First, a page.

Yes. So let's use this kind of operate under the theme or the lens of emotional eating, you know, we are most prone to emotional eating when we're in a very charged state. And that emotion differs for everybody could be stress, it could even be boredom and everything in between, from anger, to sadness, to resentment and guilt. So that food is a way to soothe or cope to help regulate our nervous system, the emotion that we are experiencing has caused such a disruption and dysregulation that we in this individual speak instance, rather, I'll speak collectively, it's like we're lacking the skills to regulate our emotions in that moment. And what happens is these patterns are learned behaviors, to help either soothe or to meet a need that has gone unfulfilled for a long period of time. So there's so many layers to emotional eating and binge eating, but one of them could be through the lens of literally protecting you from attention from being seen unwanted attention, this eating could be a way of belonging, if your parents, your social circle, if they are all overweight and unhealthy. And you start making strides away to that, from that to live a healthier lifestyle, you know, emotionally, these behaviors are deployed to keep you in your comfort zone of predictability and familiarity, because that's what keeps you safe. And that is literally the cycle this kept our entire species alive for however long we have been in existence.

Philip Pape:

I keep having tangent questions off of this because I'm curious, if someone were to go through a process of self discovery, let's, let's say emotional intelligence and self awareness, training, how much would that benefit, resolving some of these issues in and of itself, if that makes sense? I think

Paul Salter:

it's a wonderful start in the right direction. And to be honest, it might be five or six steps in the right direction, depending on where that person's baseline of emotional intelligence and awareness is. I think awareness is phenomenal. And the most valuable piece of awareness is awareness of yourself, your past how everything is connected to who you are in this present moment. But at a certain point, awareness will only get you so far, action is absolutely necessary. And of course, like we talked about, the tactical X's and O's are great to help reinforce some of this newfound awareness. But at a certain point, you know, the old cliche with every new level, there's a new devil, we're going to have to dig a little deeper to get out of our own way. I

Philip Pape:

can buy into that man actions. You know, people talk about motivation all the time, I think I just had one of my quick wits episodes about the idea of just the action leads to the motivation because you get the win. But sometimes there's a disconnect where you take the wrong action, or you take an action and doesn't give you the win, or what have you. But anyway, I want to get into some specific areas that hold people back, we wanted to talk about self sabotage being one of them, which I guess all of this is a form of self sabotage, even the procrastination and perfectionism. So, you know, what's the psychology behind that? Specifically? And then how can we identify, you know, behaviors and the actions that we might take to change?

Paul Salter:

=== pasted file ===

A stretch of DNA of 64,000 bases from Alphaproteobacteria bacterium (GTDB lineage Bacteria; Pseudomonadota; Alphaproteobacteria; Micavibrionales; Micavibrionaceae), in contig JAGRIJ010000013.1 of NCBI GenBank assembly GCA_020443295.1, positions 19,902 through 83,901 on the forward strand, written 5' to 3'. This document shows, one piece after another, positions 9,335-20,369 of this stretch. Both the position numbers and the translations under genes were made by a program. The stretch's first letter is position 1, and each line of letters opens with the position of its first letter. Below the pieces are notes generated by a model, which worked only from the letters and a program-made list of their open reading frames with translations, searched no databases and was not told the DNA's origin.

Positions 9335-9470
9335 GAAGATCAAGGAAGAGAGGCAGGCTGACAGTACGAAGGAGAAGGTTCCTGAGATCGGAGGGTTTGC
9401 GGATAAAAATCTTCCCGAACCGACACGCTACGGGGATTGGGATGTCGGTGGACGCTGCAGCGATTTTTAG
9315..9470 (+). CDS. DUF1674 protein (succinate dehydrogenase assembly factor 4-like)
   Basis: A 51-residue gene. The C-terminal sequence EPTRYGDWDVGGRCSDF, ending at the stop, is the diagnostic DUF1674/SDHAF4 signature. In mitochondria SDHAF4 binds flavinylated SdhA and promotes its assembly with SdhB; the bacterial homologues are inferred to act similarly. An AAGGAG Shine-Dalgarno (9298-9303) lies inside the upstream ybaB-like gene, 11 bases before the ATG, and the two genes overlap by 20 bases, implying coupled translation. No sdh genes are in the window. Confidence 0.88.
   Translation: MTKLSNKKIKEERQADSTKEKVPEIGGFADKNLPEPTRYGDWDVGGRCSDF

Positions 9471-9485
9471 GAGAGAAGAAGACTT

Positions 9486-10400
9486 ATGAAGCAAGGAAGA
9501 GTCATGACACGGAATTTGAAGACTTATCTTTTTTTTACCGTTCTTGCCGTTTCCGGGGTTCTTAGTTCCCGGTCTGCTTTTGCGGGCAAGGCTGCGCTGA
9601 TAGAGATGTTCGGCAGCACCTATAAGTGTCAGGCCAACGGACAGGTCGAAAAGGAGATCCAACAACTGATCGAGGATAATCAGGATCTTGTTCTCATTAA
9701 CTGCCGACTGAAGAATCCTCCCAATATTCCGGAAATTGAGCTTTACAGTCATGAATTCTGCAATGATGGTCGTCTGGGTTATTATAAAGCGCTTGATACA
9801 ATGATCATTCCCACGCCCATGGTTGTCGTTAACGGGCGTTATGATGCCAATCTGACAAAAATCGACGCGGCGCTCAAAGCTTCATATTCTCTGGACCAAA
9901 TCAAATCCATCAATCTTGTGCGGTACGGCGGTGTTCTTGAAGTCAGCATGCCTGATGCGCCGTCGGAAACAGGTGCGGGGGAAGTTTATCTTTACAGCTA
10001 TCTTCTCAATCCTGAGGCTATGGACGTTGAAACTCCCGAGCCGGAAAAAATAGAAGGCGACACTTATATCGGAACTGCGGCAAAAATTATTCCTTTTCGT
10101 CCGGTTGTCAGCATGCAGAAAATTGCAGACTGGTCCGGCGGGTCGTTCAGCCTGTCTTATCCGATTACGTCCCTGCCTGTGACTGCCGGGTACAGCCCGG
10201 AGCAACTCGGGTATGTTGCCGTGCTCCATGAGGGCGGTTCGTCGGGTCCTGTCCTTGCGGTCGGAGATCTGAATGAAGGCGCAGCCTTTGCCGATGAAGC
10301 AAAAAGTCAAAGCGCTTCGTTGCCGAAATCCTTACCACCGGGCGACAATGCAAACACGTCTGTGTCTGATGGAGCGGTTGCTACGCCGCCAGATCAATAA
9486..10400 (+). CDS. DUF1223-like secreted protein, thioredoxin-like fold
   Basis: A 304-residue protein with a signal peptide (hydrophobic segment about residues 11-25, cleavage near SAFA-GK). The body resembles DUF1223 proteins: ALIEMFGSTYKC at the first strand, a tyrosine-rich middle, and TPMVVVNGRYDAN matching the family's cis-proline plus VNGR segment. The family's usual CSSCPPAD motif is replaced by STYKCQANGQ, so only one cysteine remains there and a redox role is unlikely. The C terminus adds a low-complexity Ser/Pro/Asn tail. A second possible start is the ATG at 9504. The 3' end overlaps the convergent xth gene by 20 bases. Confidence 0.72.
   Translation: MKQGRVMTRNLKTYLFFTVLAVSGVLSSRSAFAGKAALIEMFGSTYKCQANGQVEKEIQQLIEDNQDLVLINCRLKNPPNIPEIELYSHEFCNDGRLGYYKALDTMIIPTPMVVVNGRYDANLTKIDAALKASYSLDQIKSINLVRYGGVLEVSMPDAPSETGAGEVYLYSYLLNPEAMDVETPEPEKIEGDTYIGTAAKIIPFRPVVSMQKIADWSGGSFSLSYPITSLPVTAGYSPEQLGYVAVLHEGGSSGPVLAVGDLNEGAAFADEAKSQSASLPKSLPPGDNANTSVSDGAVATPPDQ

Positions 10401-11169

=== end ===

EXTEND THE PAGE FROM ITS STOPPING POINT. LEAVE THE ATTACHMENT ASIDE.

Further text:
Yeah, so let's start with kind of a working foundational definition. So self sabotage is a deliberate, intentional act of belittling or holding back you from your own success. And it is literally a deliberate form of sabotage. Because at your core, you know, it is not in alignment with who you want to be or what you want to achieve. And the way that I like to break down self sabotage is in kind of two, two different ways. First and foremost is recognizing that it happens both consciously and unconsciously. And what I mean by that is, we all have had a similar moment where we walk into the kitchen, nine o'clock at night, it's been a long day, you know better than I do, maybe it's a tough night, getting the kids down for bed, you're exhausted from the office, and all of a sudden, you reach a fork in the road where you open your freezer door, and you make eye contact with Ben and Jerry. And it's like, okay, I I'm doing it, screw it. Let's go all in, I'm having the ice cream. That's a conscious example of self sabotage, you deliberately chose to go against your goals. But the other form kind of happens in the background. It's through those periods of stillness, quiet reflection, where we reflect back on the last three months or three years, and we start to identify the pattern of credit card debt, the pattern of toxic relationship hopping, so that's when the unconscious is made conscious. So I always like to point that out because sometimes it's very obvious where we're sabotaging. Other times, it's kind of an insightful moment that comes together through a moment of quiet clarity. But even more nuanced. We have what I like to refer to as capital S, self sabotage, and lowercase s so the capital S are the big obvious ones. They are the binge eating the gambling, the addiction, the numbing and the scrolling, the infidelity, anything where it's a behavior that any culture any person in the world is going to look at and be like, Yeah, no shit, you're clearly getting in your own way. Whereas Conversely, the lower case sabotaging behaviors are the things that on their own might not stand out as significant, but they accumulate to pack a massive punch. So that's hitting the snooze button, missing workout, skipping meal prep grazing throughout the day, a few extra minutes Mindlessly scrolling here and there that the small behaviors, that when we take a step back, we recognize not the best use of my time, not clearly in alignment with how I want to feel. So all of these behaviors are taking place, we're all guilty of one or multiple of them. And they are all rooted in one single goal. And that is to simply keep you safe. Because they typically become more pronounced as you start making progress toward a goal as you start leveling up experiencing more success, you know, in the health and fitness industry and your romantic relationships financially or professionally, they are behaviors deployed by your subconscious to keep you safe to bring you back down to a level of familiarity and comfort, which is where your subconscious knows you can and have survived. For